Lesson Plan - Sampling of Ideas


alpha omegaThe following are a few creative ideas for teaching religion to younger students. All of them were gleaned from a discussion group called Catholic catechists. They are not full blown lesson plans, but suggestions of activies that you can integrate into your own lesson plans.

A letter to a special person By Elaine

     Here's an idea that doesn't require much preparation. When I did a prayer, I told the kids (second graders) that with prayer you can feel the same warmth, love and closeness to God that you feel when you've spent special time with a loved one -- for example, when Mom or Dad gets up with you at night during a storm or when a favorite aunt takes just you out to lunch for some special time together. I then passed out paper and had them write a letter to a special person in their life. I had them finish the sentence "I especially like it when we..." Next I had them write a letter to God thanking Him for the special person they wrote to. We folded both letters and put them in an envelope for the kids to deliver or mail. I know I'll keep my own son's letter to me forever! It was heartwarming.

Prayer Rocks By Diane

     During my third-grade class lesson on prayer, I ended with having them make prayer... I found landscape rocks (don't ask what I went through to get them), nice sized ones, and gave one to each child, along with a square of fabric (mine had smiley faces on it). They wrapped the rock up into the fabric and tied a ribbon around it to secure it. Then I gave them each the prayer rock poem to attach to the rock. First I read the poem aloud and they all laughed uproariously -- thought it was hilarious. But it spurred a conversation about morning prayers and night-time prayers and some kids never thought about saying a morning prayer. To attach the poem, I stumbled upon a great way to make any kind of labels that are sturdy. I typed the poem and printed it out on normal computer paper, then stuck it to a piece of white contact paper on the back. Then I used zig-zag scissors to cut it out, punched a whole in the corner and they attached it onto the ribbon. The tag looks like I had it printed on some special paper. Very nice. I'm now using it for Christmas gift tabs. Here's the poem:

Prayer Rock

I'm your little prayer rock
and this is what I'll do --
Just put me on your pillow
'Til the day is through.
Then turn back the covers
And climb into your bed
And WHACK! your little prayer rock
Will hit you in the head.
Then you will remember
As the day is through
To kneel and say your prayers
As you wanted to.
Then when you are finished
Just dump me on the floor.

I'll stay there through the night-time
To give you help once more.
When you get up next morning
CLUNK! I stub your toe
So you will remember
Your morning prayers before you go.
Put me back upon your pillow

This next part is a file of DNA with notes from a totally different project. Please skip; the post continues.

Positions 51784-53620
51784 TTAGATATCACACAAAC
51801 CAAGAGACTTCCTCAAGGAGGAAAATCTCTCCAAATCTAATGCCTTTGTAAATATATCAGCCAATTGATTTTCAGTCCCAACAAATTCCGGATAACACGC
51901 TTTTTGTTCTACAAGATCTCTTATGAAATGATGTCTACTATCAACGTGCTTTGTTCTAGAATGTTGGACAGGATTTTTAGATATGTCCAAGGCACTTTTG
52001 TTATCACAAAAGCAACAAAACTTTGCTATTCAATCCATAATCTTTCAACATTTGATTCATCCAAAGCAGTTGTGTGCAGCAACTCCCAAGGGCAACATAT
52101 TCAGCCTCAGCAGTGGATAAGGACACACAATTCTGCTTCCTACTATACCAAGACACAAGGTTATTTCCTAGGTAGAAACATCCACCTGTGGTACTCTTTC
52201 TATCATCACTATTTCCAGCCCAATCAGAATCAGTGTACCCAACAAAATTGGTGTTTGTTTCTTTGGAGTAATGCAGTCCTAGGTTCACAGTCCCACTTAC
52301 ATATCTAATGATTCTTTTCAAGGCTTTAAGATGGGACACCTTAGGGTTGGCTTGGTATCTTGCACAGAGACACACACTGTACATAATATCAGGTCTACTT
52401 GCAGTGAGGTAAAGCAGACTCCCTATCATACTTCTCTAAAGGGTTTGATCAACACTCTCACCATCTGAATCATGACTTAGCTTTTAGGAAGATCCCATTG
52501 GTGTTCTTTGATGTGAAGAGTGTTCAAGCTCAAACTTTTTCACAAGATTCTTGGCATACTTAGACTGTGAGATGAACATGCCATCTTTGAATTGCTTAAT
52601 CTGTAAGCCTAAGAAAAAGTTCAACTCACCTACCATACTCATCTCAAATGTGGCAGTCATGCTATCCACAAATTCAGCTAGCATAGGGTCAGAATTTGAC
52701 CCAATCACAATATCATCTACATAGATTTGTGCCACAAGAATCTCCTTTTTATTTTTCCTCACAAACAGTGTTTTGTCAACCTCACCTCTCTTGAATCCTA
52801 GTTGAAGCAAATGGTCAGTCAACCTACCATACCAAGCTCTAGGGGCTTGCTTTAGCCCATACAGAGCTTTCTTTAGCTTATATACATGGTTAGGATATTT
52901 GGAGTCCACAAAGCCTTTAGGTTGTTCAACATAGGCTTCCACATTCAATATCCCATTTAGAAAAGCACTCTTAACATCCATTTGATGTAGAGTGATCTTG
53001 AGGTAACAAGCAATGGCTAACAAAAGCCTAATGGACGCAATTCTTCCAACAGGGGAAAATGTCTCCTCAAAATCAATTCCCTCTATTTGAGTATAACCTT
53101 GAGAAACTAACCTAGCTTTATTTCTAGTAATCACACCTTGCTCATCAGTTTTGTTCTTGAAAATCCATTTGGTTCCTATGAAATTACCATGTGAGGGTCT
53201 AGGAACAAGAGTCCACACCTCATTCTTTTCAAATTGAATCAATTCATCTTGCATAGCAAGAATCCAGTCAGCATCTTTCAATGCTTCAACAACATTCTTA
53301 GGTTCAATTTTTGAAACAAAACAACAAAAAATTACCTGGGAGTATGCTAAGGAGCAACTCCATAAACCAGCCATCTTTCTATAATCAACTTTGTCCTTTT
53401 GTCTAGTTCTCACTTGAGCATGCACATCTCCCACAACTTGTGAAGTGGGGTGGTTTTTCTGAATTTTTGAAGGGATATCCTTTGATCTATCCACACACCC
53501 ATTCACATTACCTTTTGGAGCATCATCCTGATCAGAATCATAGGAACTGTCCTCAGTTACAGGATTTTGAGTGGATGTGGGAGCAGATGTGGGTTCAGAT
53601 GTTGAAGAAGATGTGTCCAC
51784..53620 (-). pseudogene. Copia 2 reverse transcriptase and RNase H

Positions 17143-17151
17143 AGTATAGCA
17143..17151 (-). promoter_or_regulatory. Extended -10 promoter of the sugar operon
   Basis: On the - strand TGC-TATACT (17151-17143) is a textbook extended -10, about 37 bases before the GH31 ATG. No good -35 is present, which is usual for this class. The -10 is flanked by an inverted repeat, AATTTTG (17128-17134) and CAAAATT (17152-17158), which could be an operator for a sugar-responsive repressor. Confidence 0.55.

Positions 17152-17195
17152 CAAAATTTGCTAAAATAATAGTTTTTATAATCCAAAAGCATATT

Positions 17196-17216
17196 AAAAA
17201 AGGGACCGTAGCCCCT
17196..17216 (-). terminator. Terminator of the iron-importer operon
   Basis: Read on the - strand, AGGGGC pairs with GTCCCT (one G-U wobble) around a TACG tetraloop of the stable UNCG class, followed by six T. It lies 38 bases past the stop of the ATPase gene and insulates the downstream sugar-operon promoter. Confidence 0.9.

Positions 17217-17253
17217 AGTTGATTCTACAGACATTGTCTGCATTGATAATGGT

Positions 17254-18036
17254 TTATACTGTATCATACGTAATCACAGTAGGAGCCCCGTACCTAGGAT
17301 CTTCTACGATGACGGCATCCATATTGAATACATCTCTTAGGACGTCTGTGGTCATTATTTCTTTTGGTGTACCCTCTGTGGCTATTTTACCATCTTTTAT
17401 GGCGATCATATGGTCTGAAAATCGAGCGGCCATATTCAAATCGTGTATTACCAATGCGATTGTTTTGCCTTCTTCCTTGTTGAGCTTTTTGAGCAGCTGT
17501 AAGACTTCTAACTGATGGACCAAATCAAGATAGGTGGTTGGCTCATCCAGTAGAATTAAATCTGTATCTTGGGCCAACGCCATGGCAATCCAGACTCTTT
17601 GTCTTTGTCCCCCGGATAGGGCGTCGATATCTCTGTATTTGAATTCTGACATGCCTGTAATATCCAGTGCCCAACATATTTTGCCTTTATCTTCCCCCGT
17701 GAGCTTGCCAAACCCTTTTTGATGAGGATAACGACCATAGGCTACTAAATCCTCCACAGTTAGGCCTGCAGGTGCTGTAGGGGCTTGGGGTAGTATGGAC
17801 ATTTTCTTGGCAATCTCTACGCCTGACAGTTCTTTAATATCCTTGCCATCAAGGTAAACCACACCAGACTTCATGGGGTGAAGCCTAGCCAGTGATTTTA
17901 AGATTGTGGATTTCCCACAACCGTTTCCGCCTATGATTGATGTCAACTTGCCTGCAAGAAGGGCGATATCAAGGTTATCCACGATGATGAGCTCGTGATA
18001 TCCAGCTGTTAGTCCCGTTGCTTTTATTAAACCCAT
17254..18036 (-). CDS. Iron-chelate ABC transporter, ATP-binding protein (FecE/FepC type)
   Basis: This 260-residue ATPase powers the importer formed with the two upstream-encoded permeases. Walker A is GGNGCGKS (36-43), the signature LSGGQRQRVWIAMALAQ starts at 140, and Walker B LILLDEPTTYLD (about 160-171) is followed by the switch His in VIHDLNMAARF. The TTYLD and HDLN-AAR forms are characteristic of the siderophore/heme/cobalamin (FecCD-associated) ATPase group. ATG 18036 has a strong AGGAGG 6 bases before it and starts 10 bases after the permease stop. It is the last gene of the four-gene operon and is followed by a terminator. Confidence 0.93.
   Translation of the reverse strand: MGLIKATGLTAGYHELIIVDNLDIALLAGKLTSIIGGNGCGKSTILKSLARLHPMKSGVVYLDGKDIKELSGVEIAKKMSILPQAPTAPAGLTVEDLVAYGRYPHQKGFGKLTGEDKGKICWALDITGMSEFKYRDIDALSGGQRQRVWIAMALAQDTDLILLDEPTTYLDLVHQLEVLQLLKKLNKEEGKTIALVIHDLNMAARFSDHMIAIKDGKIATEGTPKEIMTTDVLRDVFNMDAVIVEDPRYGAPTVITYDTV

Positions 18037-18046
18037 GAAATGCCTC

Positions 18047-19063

When your bed is made
And your clever little prayer rock
Will continue in your aid.
Because your heavenly Father
Cares and loves you so
He wants you to remember
To talk to him, you know


Ice Cream Party By Kathy

     Last year I took my 7th grade class to the nursing home for a visit. I suggested that we play Bingo or do a craft together or have a sing-a-long. One of the kids said we should have an ice cream party. I didn't think it was such a good idea because I assumed there would be dietary restrictions. But the class thought this would be a terrific idea, so I called the social director of the home. She thought it was a wonderful idea and said a little ice cream wouldn't hurt anyone. I brought the ice cream and asked each student to bring a topping. We then set up an ice cream sundae bar in the community room. It was the best thing I've ever done. The nursing home residents were like kids in an ice cream store(pardon the pun). For those who couldn't walk up to the table, the kids took orders and delivered a customized sundae to them. We talked about our favorite flavors and the patients told the kids their memories of 5 cent ice cream cones. It was a great treat for everyone and I'm looking forward to visiting again this year. One more thought--we did this in January and the nursing home director mentioned that they get a lot of visitors around the holidays, but by the end of January everyone is feeling a little down and getting tired of the dreary winter.

Prayer Box By Tracy Brunelle

      I brought in decorated box (shoebox will work). The box is full of blank sheets of paper. At the end of the lesson, I will write a sentence starter: I am thankful for...Please watch over...Lord, hear my prayers...Help me to understand..... They take a few minutes to write out their prayers, we close with a short scripture reading and a plea to hear our prayers. Sometimes, we will make it communal -- that is, we add the sheets to the box, mix them up and pass them back out. It doesn't matter whether you get your sheet back or not, no one knows. After every 3 or 4 students, we respond together..Lord, hear our prayers or Thank you, Lord. My 5-6-7th graders seem to respond.

Related: Lesson Plans